Serial collaborator Ada Rook makes all kinds of music, from slick synthpop to aggressive grindcore

From music genres to political labels, the Toronto rocker—one half of Black Dresses—rails against preconceptions

Ada Rook is many things, but predictable is not one of them. Her voice can go from a gentle, impossibly fragile-sounding whisper to a guttural, metallic scream (often in the same song). And her music veers between similar extremes, from the slick neon synthpop of her work in rook&nomie to the unrestrained aggression of her grindcore project crisis sigil. Black Dresses, her group with her partner Devi McCallion and arguably her best-known band, sits somewhere in the middle, a disturbed approximation of trashy 2000s scenecore electropop mixed with punishing blasts of industrial noise. She and Devi were both fans of Nine Inch Nails growing up, and Rook cites early Ministry as an influence “before they got good at being a bad metal band,” among many others. 

Just days before our interview back in February, the duo dropped a surprise album, Forever In Your Heart, all while maintaining that they were still as “broken up” as they were last summer, when they initially announced they were done as a band. Rook and McCallion remain partners and musical collaborators, but they are also broken up. Fans seem to be conflicted about whether this means they’ll continue to make new music or if they’ll only put out music that they’ve already recorded, but the ambiguity itself is clearly part of the point. Black Dresses is dead yet alive.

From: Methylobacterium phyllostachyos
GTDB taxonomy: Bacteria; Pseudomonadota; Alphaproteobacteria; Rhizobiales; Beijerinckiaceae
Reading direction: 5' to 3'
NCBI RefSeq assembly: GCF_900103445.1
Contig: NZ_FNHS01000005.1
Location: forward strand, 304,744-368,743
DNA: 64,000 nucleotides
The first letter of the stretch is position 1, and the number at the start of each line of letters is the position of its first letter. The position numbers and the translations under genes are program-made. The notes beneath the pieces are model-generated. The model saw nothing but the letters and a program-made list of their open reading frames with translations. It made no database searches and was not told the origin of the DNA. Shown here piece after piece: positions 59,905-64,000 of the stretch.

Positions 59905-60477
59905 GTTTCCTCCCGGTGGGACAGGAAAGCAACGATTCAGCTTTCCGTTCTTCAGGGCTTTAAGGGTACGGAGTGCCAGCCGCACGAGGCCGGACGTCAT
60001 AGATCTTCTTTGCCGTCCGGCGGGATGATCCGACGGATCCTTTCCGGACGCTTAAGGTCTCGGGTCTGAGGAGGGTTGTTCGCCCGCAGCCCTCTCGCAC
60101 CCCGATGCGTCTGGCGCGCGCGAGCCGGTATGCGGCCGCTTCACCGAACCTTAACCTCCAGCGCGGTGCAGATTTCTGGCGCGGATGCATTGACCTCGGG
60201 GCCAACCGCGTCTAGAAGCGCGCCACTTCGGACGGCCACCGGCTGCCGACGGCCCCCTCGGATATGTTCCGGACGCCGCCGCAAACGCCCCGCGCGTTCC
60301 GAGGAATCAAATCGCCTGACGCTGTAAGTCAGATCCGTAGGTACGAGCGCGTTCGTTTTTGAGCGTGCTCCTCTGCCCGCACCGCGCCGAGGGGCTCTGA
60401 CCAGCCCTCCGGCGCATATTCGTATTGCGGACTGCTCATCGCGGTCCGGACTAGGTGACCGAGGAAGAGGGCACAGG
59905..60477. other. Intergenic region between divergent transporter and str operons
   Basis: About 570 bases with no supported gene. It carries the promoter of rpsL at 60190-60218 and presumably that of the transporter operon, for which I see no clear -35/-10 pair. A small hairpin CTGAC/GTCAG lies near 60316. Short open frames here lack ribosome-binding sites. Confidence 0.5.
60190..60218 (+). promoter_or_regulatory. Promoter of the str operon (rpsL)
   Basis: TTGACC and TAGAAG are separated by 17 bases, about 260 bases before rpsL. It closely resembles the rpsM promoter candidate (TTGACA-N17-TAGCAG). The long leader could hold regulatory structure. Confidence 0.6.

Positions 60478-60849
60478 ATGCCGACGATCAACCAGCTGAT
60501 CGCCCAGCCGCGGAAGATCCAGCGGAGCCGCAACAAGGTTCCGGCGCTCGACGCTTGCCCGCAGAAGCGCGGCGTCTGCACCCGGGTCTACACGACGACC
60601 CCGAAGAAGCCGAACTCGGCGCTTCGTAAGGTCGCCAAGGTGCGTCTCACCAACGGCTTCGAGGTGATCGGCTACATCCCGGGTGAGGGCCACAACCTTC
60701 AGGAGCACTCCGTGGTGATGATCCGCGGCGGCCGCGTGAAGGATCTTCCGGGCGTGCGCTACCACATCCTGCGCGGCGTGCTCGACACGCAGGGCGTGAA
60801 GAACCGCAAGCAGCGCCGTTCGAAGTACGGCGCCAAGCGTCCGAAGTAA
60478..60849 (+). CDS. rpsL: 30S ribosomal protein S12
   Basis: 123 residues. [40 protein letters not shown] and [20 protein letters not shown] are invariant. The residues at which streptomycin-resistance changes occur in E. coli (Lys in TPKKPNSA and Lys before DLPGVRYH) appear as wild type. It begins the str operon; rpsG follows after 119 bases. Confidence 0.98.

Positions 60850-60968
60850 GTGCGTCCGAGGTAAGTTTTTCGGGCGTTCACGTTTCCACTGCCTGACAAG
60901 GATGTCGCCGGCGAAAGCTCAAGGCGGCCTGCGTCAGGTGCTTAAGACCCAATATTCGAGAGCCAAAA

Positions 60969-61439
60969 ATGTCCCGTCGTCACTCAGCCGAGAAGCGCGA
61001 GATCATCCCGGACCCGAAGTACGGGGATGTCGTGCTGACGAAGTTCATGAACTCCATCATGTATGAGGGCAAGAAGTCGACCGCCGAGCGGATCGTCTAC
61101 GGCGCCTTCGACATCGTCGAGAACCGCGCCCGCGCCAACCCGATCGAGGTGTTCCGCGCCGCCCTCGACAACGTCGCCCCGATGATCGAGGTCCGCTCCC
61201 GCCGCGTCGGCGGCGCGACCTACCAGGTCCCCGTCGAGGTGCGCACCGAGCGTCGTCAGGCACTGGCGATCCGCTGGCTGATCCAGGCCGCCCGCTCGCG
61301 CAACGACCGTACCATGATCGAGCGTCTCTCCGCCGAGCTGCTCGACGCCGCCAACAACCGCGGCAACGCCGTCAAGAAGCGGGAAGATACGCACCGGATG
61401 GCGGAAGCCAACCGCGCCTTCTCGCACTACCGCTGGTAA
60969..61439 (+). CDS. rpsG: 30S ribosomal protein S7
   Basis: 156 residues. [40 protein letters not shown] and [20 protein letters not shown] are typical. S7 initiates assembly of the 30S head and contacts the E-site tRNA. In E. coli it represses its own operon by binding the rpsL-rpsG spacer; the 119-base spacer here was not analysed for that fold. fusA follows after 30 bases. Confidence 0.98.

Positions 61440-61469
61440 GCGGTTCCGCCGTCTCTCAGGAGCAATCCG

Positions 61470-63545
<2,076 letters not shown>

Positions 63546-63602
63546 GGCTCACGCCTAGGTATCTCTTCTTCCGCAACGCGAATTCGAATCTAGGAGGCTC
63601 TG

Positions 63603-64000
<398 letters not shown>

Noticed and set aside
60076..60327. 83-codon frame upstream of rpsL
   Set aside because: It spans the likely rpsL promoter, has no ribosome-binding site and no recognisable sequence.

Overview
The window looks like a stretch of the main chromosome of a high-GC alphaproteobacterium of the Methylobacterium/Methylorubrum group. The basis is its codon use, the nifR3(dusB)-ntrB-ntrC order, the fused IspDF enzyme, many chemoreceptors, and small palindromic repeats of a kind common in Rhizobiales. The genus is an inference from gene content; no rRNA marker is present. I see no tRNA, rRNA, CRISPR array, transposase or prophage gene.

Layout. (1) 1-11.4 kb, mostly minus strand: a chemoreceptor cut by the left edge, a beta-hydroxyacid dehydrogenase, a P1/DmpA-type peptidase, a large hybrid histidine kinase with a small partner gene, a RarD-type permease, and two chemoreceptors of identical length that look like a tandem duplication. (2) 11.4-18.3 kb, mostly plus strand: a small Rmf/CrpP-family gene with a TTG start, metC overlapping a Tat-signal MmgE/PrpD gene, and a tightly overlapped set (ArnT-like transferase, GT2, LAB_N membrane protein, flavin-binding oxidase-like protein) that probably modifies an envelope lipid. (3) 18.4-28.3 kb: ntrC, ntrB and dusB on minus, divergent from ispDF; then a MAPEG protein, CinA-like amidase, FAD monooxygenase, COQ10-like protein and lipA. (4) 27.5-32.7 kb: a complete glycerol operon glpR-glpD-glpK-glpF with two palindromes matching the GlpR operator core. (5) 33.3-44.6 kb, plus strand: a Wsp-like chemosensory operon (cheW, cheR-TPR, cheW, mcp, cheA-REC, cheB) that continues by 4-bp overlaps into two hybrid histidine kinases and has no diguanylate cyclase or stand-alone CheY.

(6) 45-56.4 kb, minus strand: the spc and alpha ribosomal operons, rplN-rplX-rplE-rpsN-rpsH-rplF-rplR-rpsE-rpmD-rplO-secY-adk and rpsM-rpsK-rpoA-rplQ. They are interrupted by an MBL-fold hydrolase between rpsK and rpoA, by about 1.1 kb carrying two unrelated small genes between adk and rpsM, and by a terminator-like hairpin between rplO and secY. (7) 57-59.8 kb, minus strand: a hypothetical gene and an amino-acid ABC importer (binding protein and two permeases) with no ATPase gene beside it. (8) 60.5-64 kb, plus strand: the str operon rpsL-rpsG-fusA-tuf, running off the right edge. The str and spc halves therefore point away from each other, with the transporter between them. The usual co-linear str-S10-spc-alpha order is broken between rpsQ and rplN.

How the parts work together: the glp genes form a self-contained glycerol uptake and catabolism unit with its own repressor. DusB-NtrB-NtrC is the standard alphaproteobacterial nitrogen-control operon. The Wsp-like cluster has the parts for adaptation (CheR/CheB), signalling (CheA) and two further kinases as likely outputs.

For all that ambiguity, Rook is pretty forthcoming in conversation, eagerly diving into the geekiest technical details of her creative process (she’s especially happy to talk guitar gear, singling out her purse-sized Mooer Radar pedal in particular as “a godsend”) and nonchalantly referring to the gradual changes in Black Dresses’ sound as having been “all kind of an accident.” 

“It kinda seems like the logical progression to me if people are saying ‘this album is so dark,’” she says of the band’s latest release, “but we kinda just make music in a void, basically. I don’t think much about expectations until it’s almost coming out and then I’m like, ‘Oh, shit…’” As much as her creative process operates in a void, she still seems to be actively challenging the idea of being pinned down—to one image, one style, one performing name. “I still go by Rook, I don’t really use Ada,” she says. “When people call me ‘Ada’ it feels so weird and formal and I don’t really like it. Even the name ‘Ada Rook’ I designed to look as much like a logo as possible.” 

 

“We kinda just make music in a void, basically. I don’t think much about expectations until it’s almost coming out and then I’m like, ‘Oh, shit…’”

Similarly, she bristles at overly literal interpretations of her work, particularly the assumption that it’s primarily about being trans. “I think it’s great if people who are just coming out as trans take it that way and it becomes really personal to them,” she says. “I think that’s beautiful, but just the broader assumption bothers me a bit. I have one song that kind of addresses being trans and that’s ‘survival meditation 2’ off of void memory, and even that’s a really passing reference. I’m just not really interested in writing about that, though lots of people seem to think I am!”